## Excerpt

The four papers that are presented in this volume do not pretend to cover all of modern analysis. They are, however, representative; each discusses topics that are fundamental, both for pure and for applied analysis, and which indeed should be part of the experience of every practicing mathematician, regardless of his field. These papers also achieve something which seems more important to me, for they succeed in the more difficult task of conveying some of the *attitudes* that are characteristic of modern mathematicians.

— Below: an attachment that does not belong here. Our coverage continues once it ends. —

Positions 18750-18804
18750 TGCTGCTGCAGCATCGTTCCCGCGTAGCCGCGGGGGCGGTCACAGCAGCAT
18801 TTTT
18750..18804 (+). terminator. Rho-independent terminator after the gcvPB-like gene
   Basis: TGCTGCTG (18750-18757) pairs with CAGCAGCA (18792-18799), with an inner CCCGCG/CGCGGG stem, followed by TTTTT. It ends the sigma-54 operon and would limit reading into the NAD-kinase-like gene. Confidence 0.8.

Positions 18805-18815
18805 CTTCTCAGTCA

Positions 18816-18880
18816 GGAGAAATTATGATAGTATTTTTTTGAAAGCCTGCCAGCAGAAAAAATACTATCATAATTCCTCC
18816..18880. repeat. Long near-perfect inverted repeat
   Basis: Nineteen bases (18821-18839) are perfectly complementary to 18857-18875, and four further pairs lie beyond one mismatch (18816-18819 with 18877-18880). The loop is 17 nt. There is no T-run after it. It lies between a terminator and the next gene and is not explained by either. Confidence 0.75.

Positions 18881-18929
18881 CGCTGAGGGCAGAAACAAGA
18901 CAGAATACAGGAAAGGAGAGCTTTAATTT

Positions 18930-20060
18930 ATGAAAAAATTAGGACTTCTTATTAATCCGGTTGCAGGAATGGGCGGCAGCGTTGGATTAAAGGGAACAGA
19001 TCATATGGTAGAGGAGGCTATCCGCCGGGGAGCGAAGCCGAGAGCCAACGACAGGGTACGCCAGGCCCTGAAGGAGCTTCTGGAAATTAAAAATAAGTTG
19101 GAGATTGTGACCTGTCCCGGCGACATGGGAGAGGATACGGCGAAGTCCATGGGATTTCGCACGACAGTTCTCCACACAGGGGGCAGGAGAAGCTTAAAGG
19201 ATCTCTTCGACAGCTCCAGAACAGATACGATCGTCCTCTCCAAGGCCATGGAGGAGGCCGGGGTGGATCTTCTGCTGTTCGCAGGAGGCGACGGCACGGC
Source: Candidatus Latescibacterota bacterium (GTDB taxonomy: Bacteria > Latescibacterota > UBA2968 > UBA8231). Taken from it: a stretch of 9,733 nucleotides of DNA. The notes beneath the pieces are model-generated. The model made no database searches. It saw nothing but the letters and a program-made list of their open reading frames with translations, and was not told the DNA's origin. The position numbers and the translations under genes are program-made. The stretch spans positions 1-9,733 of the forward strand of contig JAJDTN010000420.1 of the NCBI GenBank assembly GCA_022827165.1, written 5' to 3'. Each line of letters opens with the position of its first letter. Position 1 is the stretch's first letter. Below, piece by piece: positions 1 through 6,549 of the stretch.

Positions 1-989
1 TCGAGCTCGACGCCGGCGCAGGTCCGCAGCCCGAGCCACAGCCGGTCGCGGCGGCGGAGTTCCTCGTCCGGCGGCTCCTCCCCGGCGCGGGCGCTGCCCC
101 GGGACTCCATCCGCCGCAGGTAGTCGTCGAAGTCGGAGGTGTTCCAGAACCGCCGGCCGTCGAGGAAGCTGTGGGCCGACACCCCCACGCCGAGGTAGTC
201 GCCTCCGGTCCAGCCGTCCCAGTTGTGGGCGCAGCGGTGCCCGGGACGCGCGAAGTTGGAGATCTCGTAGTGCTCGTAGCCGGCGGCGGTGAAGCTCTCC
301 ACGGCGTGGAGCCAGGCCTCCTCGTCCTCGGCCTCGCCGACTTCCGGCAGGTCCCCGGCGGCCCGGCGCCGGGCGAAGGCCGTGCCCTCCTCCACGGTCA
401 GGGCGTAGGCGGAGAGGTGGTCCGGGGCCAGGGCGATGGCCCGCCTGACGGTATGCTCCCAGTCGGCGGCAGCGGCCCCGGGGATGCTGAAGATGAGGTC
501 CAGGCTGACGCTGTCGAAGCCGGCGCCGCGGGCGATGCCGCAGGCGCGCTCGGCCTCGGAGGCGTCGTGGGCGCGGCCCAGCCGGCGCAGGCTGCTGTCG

It would be difficult to devise a concise definition of analysis that is broad enough to cover all that now carries this label. It would seem no longer appropriate to confine analysis to "the theory of functions" since algebra and topology have equal rights to claim this as their domain; indeed, algebra has been called the study of homomorphisms, and topology the study of continuous mappings. The dissolution of traditional boundaries between branches of mathematics is probably the most striking aspect of the modern period of development. In the field of analysis, this has shown itself in a growing concern for matters of . . .